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Trembling Kathmandu -- an on-the-ground view

Piles of rubble are all that is left of buildings around Durbar Square. Kathmandu is still reeling from the impact of the April 25 earthquake. (Photo by Tom Vater)

KATHMANDU -- A massive earthquake hit Nepal around midday on Saturday.

     The first quake was severe, shaking Kathmandu, the capital, to the core and destroying some of the most historic parts of the old city. At a packed convention of tattoo artists at the Yak and Yeti, a luxury hotel in central Kathmandu, the quake triggered a stampede from the ballroom and left the hotel badly damaged with cracks in the facade.

     In the Thamel area near historic Durbar Square, large crowds of dazed looking people milled around in the streets. Broken telephone and electricity masts littered the main roads, one had crushed a Maruti taxi as it fell.

     The historical center of Kathmandu, Durbar Square is devastated. The main temples have virtually collapsed. In the hours after the first big quake, people were climbing over piles of rubble. There was only one ambulance, and no authorities in sight except a few soldiers in front of a collapsed building. Helicopters were cruising low above the capital. The feeling of crisis and danger continued with several aftershocks through the afternoon.

     Clouds of dust hung over the city prompting many people to don face masks. All shops in the city center were shuttered and restaurants closed. There was no electricity, and as night fell, the absence of street lighting reinforced the gloom.

    Several people from the Bhaktapur district where many old buildings had collapsed fled into the town center. One man told me that his family home had been destroyed, and that his neighbor had lost his entire family. His own sister had managed to save her one-month old baby from the rubble of her house. Bhaktapur, also a UNESCO World Heritage site, has lost many of its old and fragile buildings.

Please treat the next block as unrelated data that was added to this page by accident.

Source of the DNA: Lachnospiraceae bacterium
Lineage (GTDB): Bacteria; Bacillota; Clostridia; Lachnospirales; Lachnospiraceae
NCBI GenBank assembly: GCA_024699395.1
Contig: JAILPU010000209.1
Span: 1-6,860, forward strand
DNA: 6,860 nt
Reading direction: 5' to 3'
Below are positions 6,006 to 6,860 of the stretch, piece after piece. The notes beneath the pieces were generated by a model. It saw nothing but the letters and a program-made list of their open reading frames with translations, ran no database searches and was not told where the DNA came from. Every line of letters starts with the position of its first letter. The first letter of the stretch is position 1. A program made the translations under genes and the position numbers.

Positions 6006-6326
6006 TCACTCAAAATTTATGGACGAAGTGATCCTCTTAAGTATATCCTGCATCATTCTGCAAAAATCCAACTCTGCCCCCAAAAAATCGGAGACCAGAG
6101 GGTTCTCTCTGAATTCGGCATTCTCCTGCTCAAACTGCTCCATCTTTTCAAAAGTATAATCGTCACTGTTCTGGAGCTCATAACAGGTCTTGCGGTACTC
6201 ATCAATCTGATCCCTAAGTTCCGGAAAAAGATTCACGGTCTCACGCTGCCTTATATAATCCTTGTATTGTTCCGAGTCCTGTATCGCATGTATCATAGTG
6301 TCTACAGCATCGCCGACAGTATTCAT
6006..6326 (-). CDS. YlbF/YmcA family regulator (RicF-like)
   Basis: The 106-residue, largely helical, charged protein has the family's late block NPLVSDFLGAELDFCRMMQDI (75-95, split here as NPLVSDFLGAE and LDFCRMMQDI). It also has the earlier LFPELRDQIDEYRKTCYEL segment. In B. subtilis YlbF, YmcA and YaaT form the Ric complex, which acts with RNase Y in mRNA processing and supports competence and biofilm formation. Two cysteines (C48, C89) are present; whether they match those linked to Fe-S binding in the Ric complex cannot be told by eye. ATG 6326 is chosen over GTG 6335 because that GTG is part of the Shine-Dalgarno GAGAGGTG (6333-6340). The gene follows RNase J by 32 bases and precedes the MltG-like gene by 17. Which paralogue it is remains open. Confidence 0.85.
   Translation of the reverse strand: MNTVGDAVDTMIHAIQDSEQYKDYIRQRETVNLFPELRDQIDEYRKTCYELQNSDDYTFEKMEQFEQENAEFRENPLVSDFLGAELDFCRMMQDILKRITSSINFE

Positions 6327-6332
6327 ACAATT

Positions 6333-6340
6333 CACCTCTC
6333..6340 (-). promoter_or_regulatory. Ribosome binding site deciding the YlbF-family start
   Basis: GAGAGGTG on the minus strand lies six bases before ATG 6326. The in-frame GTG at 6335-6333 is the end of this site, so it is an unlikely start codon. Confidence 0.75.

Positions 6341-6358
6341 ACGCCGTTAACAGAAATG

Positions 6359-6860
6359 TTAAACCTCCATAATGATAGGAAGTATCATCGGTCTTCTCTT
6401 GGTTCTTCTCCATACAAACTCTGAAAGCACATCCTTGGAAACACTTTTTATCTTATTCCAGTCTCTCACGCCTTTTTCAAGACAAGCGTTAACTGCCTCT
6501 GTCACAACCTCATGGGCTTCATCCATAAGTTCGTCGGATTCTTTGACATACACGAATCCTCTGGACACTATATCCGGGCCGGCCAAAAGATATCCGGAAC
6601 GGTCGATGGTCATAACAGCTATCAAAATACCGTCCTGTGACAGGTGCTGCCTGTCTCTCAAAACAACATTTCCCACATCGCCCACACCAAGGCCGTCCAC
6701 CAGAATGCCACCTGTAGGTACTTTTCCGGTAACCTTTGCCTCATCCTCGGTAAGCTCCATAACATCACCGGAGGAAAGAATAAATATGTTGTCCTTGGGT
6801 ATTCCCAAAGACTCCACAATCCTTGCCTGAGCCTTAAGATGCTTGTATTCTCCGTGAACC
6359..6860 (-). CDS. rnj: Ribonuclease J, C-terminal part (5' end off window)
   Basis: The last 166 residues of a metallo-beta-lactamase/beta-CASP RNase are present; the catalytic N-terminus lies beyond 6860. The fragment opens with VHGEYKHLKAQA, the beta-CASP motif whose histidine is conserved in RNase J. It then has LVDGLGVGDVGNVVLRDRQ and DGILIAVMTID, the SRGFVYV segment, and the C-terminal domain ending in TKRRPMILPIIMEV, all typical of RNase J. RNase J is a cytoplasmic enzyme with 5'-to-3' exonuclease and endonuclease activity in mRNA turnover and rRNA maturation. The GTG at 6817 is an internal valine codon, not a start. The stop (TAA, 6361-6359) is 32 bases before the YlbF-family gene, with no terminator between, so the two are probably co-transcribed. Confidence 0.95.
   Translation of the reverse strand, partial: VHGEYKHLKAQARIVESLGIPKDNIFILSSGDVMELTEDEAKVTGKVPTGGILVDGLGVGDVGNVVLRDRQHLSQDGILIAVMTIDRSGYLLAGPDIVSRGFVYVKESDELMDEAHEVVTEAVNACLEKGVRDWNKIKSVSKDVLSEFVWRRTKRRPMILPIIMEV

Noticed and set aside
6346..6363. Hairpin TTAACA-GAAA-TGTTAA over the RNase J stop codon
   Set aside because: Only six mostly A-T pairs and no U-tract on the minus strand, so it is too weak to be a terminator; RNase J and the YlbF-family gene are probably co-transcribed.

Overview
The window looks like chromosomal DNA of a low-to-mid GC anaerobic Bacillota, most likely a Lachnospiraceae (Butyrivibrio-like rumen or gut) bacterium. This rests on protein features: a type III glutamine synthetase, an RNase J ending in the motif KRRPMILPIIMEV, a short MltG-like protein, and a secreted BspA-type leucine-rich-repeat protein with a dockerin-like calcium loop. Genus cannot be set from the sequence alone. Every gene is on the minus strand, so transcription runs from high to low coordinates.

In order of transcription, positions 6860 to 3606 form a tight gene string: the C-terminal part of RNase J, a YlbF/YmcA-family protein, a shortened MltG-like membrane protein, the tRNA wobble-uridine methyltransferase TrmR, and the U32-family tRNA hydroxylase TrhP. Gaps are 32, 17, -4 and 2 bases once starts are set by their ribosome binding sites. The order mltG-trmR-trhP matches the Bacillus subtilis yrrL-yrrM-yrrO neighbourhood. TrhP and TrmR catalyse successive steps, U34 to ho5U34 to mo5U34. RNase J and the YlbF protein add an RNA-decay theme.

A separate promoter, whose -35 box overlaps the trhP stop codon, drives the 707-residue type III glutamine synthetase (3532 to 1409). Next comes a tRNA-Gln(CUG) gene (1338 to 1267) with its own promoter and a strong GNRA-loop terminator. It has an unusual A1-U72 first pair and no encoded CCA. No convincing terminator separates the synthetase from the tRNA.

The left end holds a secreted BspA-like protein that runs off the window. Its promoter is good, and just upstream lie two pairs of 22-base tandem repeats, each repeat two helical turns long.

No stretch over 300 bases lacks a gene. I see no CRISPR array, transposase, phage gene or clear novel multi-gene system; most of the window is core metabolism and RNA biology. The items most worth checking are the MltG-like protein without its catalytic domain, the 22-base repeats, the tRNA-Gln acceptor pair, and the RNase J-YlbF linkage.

On Mount Everest, visible from planes landing at Kathmandu airport. the quake triggered an avalanche which was estimated to have killed 29 to 30 climbers.

     The atmosphere on Saturday night in the capital was eerie, with birds tweeting and dogs barking in the streets in darkness. The entire population of the city was bracing for a night outside. People walked around looking lost. Some were taking selfies in front of their ruined cityscape. There were further aftershocks and many people were heading to sleep in the gardens of the Royal Palace. Hotel owners advised their guests to sleep outside.

     There was no traffic on the streets. Distressed tourists wandered around the urban center, unsure whether to head for the airport -- which reopened late afternoon to allow a few flights in and out.

     Telecommunications were also damaged. Local phones were only working sporadically, with mobile phones cut most of the time.

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